Google Posts Patches So The Linux Kernel Can Be LTO-Optimized By Clang

Written by Michael Larabel in Linux Kernel on 24 June 2020 at 05:35 PM EDT. 43 Comments
A Google engineer has posted patches for review so that the mainline Linux kernel can be built with Link-Time Optimizations (LTO) by the LLVM Clang code compiler.

Years ago Intel developers had sent out patches for LTO support for the Linux kernel but Linus Torvalds was ultimately unconvinced by it. That was back in 2014 when trying to squeeze more performance out of the Linux kernel. LTO patches for the Linux kernel are brought up every so often but at last check still no material progress in getting it mainlined.

Link-time optimizations allow for broader optimizations thanks to them being applied during the linking process rather than just optimizing individual object files. LTO is known for helping with execution speed thanks to being able to capture more aggressive optimizations and also helping in reducing code size by a measurable amount.

With this new patch series, Google's Sami Tolvanen sent out LTO kernel patches but this time for wiring it up for the LLVM Clang compiler rather than GCC.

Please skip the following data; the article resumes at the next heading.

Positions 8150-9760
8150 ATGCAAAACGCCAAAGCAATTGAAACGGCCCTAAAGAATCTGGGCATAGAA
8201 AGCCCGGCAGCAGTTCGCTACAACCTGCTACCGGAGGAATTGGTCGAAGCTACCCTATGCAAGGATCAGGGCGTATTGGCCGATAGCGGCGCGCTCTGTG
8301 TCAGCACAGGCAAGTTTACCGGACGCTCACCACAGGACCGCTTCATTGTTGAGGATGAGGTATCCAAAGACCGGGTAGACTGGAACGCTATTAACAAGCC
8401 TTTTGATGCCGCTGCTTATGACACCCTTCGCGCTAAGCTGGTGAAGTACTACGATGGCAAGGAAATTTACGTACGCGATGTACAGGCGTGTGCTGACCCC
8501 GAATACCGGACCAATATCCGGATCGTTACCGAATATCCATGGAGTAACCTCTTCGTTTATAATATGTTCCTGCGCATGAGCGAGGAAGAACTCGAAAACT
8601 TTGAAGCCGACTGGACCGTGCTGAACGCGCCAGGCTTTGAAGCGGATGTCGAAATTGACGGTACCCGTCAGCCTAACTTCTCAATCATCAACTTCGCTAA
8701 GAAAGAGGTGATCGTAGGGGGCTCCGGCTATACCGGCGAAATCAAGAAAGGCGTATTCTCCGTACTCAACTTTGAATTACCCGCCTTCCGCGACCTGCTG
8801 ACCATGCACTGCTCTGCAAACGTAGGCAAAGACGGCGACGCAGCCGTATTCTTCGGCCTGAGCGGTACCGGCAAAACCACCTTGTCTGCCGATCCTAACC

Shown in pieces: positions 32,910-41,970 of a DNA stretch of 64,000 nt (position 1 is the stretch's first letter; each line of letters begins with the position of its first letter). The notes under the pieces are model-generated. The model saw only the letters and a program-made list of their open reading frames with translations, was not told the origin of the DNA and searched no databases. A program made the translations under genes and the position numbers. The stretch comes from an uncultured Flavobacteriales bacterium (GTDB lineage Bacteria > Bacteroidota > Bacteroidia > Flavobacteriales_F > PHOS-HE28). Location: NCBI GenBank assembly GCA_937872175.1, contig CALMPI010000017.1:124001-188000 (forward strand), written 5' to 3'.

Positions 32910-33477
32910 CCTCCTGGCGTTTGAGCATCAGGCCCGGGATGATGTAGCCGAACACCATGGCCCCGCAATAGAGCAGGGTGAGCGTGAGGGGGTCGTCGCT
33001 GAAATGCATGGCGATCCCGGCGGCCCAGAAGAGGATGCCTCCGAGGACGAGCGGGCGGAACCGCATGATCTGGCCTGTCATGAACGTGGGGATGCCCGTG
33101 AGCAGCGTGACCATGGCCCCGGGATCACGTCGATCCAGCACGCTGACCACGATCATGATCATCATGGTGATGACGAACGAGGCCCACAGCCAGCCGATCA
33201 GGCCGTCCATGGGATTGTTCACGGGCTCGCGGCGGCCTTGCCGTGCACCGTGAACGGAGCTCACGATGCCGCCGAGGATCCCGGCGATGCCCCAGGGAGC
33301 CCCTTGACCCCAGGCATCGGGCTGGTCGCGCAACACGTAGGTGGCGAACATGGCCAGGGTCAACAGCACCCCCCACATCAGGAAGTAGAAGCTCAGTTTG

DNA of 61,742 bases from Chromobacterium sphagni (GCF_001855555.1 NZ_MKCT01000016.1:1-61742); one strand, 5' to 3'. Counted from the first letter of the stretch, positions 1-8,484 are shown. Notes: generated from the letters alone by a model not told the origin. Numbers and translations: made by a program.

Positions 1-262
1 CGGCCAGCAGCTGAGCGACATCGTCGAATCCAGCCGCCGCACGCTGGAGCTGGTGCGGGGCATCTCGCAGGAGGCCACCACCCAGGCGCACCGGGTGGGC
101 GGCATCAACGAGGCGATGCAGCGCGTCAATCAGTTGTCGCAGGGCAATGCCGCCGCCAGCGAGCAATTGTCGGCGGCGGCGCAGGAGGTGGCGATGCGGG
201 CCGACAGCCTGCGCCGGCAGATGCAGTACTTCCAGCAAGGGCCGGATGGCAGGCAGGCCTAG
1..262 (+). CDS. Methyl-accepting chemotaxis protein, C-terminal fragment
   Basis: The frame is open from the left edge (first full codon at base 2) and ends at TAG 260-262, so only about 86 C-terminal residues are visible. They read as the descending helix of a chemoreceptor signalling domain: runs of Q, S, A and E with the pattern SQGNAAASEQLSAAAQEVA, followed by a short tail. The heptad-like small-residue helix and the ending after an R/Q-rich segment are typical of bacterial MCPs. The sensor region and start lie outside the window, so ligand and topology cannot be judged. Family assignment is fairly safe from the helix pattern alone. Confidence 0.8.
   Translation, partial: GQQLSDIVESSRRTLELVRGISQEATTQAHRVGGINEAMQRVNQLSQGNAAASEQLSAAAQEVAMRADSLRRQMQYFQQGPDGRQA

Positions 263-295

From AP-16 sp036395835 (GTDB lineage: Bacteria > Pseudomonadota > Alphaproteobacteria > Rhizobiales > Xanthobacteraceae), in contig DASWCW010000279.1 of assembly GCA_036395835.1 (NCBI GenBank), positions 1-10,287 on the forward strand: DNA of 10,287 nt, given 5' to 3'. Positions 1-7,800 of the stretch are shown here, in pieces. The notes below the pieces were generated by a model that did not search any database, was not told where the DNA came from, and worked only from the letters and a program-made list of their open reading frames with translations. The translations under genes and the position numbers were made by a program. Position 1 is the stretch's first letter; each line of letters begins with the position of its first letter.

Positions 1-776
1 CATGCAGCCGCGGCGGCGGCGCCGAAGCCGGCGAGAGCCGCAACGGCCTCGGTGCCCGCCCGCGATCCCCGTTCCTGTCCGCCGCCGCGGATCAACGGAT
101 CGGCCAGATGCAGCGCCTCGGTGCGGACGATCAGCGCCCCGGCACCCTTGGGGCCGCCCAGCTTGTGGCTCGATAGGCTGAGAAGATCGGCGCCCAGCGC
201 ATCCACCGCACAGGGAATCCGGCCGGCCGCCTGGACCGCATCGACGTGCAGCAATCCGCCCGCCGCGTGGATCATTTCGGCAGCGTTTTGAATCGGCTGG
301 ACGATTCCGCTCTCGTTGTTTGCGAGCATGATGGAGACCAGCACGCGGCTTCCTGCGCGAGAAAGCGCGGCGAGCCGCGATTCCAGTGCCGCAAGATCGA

In addition to the performance focus of LTO, the other motive for Google LTO'ing the kernel is for enabling Clang Control-Flow Integrity (CFI) in conjunction with LTO. Google has already been using LTO+CFI-enabled Linux kernel builds for their Google Pixel devices for two years. Given this Clang LTO+CFI enablement is already being used at scale in the many production devices from Google, this does stand better chances we could see this LTO functionality mainlined as likely by now any nasty issues would have already been crossed.

This patch series can be found on the kernel mailing list. No performance numbers were shared for a Clang LTO'ed Linux kernel but I will run some Phoronix benchmarks if it looks like these patches are going to get pulled for mainline.
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Michael Larabel is the principal author of and founded the site in 2004 with a focus on enriching the Linux hardware experience. Michael has written more than 20,000 articles covering the state of Linux hardware support, Linux performance, graphics drivers, and other topics. Michael is also the lead developer of the Phoronix Test Suite, Phoromatic, and automated benchmarking software. He can be followed via Twitter, LinkedIn, or contacted via

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